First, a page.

Saturday, August 25, 2012

Burma Bound Part 1

From time to time we at Lanna Thai Villa will lead guests on
cultural immersion tours to neighboring countries including Laos, Cambodia, Myanmar, Bali and Nepal. During the period October 22 - November 6, 2012 we will be returning for our sixth visit to Myanmar since our first in 1983. This upcoming visit will not 
only include what are becoming the standard highlights but also jeep and van trips to small rural craft and farming villages as well as river excursions to explore the lifeways of people inhabiting seasonal islands in the Irrawady River. Whenever possible we like to emphasize a people to people approach in off the beaten track  
contexts. The ever present smiles despite the hardships remains one of the enduring memories of Myanmar.
Cooking dinner on a sand island in the Irrawady
Still smiling after a hard day
Village matriarch, Taunted Village
Youthful Grin

This year we will follow a common circuit but with several diversions into less explored areas. Starting in the capitol Yangon our focus will be on markets and monuments as well as street life
in this city of over 4 million. Headlining our exploration will be the Shwedagon Pagoda which continues to be inextricably linked to 
Myanmar's history and modern development. However, we will also be visiting numerous other pagodas which are also impressive such as the nine story tall Buddha at Koe Htat Gyi  and the reclining image at Chauk Htat Gyi. A crossing of the Yangon River will provide an opportunity to witness life on the water and along the shores. 
Yangon Street Scene
Pavilion within Shwedagaon compound, Yangon
Shwedagon at night
Flowers for the Buddha, Shwedagon
Boats along Yangon River shoreline, Yangon

Flying north we will explore not only the famous site of Bagan with its thousands of monuments but also travel by jeep and van to visit
hard to reach rural villages which will provide an introduction to the lifeways of rural lowland Burmese. Boating on the Irrawady will
give us not only the opportunity to have  a different perspective on the monuments of Bagan but will also provide an opportunity to explore the lifeways of people who seasonally occupy sand islands during low water stages of the river. Living in small temporary shelters people plant crops, fish and collect gravel from the river bottom. 
Water "Truck" in Irrawady River at Bagan
Doing the wash on sand island in Irrawady at Bagan

Praying at Ananda Temple, Bagan

Youthful souvenir vendor at Bagan
                                          Temples in Bagan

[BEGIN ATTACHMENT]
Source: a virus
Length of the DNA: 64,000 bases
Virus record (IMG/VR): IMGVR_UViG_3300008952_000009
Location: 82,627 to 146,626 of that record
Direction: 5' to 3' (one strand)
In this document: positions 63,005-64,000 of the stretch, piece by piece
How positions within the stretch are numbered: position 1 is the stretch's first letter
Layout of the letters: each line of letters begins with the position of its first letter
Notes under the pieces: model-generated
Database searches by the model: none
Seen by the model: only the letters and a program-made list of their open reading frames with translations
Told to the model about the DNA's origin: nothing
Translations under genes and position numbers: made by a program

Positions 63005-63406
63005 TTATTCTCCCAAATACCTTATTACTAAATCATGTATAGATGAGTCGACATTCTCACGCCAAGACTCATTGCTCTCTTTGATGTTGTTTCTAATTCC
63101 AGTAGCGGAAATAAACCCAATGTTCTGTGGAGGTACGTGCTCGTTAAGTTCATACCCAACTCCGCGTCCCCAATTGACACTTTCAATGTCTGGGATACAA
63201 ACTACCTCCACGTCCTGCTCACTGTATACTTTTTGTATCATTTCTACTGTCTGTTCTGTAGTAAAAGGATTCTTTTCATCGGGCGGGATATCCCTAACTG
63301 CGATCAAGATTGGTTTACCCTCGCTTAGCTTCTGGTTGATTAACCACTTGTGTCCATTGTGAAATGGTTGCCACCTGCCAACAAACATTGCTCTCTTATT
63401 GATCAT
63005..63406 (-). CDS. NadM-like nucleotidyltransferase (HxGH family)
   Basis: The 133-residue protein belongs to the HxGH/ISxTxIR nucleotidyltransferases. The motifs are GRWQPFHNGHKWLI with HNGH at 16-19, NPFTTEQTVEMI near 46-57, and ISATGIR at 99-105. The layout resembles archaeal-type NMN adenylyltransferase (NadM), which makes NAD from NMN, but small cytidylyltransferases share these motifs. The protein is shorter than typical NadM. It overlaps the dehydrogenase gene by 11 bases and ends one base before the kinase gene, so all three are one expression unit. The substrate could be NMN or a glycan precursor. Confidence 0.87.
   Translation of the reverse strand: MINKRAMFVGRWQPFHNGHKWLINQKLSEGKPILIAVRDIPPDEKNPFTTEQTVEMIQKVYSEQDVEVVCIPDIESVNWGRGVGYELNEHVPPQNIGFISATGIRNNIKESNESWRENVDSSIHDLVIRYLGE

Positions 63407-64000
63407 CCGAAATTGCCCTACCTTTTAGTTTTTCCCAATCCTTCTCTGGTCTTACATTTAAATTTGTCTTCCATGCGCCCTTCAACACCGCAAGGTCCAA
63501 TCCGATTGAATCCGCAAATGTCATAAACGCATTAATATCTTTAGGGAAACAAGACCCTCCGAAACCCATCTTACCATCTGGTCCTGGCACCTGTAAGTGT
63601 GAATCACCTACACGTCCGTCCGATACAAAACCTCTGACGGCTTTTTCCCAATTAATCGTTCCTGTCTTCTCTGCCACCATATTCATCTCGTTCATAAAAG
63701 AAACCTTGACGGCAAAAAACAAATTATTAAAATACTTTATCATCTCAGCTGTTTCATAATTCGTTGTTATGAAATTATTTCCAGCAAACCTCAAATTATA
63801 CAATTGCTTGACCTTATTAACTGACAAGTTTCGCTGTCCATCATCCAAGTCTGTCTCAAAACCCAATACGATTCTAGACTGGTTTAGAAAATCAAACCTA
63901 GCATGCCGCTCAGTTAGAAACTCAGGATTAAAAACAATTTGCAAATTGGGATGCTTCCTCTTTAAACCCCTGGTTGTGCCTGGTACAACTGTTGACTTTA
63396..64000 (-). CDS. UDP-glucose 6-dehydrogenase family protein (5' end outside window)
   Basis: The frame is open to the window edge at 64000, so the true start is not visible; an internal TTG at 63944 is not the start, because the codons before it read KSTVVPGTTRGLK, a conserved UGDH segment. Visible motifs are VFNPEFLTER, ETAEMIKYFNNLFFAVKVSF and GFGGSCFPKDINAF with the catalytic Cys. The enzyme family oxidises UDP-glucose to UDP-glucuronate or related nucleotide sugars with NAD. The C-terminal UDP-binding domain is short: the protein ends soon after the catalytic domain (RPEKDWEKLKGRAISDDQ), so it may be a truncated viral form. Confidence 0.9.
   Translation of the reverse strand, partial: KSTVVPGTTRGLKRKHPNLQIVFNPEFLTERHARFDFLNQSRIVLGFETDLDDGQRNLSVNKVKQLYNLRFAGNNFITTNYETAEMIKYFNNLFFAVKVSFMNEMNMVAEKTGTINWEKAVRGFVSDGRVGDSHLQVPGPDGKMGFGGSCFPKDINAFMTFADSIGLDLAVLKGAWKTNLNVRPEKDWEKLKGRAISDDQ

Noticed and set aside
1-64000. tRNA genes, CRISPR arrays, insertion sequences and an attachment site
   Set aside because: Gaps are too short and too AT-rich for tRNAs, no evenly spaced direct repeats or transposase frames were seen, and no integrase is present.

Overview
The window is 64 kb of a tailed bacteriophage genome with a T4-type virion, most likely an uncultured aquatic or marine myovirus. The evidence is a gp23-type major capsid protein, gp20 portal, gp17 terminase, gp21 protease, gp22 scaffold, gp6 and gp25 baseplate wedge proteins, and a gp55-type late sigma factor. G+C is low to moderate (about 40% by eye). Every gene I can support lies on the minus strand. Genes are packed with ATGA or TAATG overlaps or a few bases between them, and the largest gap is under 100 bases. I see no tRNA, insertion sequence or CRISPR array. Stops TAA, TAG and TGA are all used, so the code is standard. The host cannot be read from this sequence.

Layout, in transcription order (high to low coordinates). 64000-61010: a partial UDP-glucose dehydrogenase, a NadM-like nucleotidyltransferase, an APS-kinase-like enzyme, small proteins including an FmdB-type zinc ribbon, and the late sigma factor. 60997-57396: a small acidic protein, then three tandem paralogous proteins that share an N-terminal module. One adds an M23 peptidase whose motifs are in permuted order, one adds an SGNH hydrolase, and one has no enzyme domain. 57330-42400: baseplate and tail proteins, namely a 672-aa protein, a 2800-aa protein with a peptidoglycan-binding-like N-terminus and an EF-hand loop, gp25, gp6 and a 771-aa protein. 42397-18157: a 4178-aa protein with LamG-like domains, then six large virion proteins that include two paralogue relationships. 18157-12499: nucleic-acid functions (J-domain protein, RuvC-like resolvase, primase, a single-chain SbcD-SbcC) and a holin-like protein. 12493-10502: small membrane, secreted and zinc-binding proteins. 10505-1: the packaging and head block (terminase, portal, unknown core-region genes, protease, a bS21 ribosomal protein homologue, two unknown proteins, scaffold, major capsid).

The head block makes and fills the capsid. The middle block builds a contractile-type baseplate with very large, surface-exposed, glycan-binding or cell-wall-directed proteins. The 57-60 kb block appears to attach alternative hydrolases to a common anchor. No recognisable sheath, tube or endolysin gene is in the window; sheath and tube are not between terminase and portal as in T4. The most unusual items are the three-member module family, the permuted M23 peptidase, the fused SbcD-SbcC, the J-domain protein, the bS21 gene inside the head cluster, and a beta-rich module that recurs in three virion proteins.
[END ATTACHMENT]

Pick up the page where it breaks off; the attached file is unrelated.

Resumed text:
At the Shwezigon, Bagan

Flying northeast to Mandalay we reach the commercial heart of northern Myanmar as well as its cultural and religious center of Buddhism. Here we enjoy the views from Mandalay Hill and explore rural areas taking in the Kyauk Se Elephant Festival. Our travel by boat to the giant partially constructed chedi at Mingun will provide an opportunity to view riverine commerce including people who live on bamboo rafts which float downstream to Yangon. Famous pagodas in Mandalay include the Shwenandaw Monastery noted for its intricate wood carving, the Maha Muni Pagoda which contains a Buddha image said to have been brought to life by having been embraced seven times by him and the Kyautawgyi Paya which features an 8m., 900 ton Buddha carved from a single block of marble.
Life on a bamboo raft, Irrawady River near Mandalay
Pounding gold bar into gold leaf in Mandalay
Unfinished chedi at Mingun
Interlude on top of Mandalay Hill

From Mandalay we fly southeast to the small landing strip and former wartime Japanese airfield at Heho. After a short drive we arrive at Nyaungshwe located at the north end of Inle Lake. Inle Lake is 22 km. long and 11km. wide and nestled between two parallel mountain ranges. It is home to the Intha people famed for their stilt houses and their lacustrine way of life centered on fishing, hydroponic gardening and weaving. Inle is also noted for the annual Paung Daw Oo festival wherein four sacred images are ferried over a two week period to various monasteries dotted around the lake. The images are moved on a large barge in the form of a bird or Karaweik which is drawn by over 1000 rowers dispersed among
many connected long shallow draft canoes. Along the procession route locals wait with offerings and flowers which will be presented at the stopover temples. 
Inle Lake Leg Rower
Hydroponic gardens on Inle Lake
Traditional fishing method on Inle Lake
Priest at Hindu temple in Nyaungshwe
Leg Rowers pulling Karaweik Barge
Vendor at one of the Inle floating markets

From Nyaungshwe after a drive through rolling hills we reach Kekku. Located in the Hopong Valley and known to the resident PaO people as Kekku Myaw Daw Pagoda. The site contains over 2000 stupas probably constructed in the Pagan dynasty (1174 - 1211AD). Typically 3 to 4 meters tall the stupas made of brick and laterite are decorated with floral designs, figures of celestial beings etc.

Before returning to Yangon another excursion will take us to the famous Pindaya Caves and the former British hill station of Kalaw.
The Pindaya Caves are a Buddhist pilgrimage site. Inside the cave are over 8000 images the earliest dating to the late 18th century. Not far away in Kalaw one can see remnants of the British presence in the form of Tudor style houses and Western church buildings. On market days the Kalaw market draws tribal people from the surrounding hills which makes for a colorful and exciting experience.
Stupas at Pindaya Cave
Buddha images inside Pindaya Cave
Kalaw morning market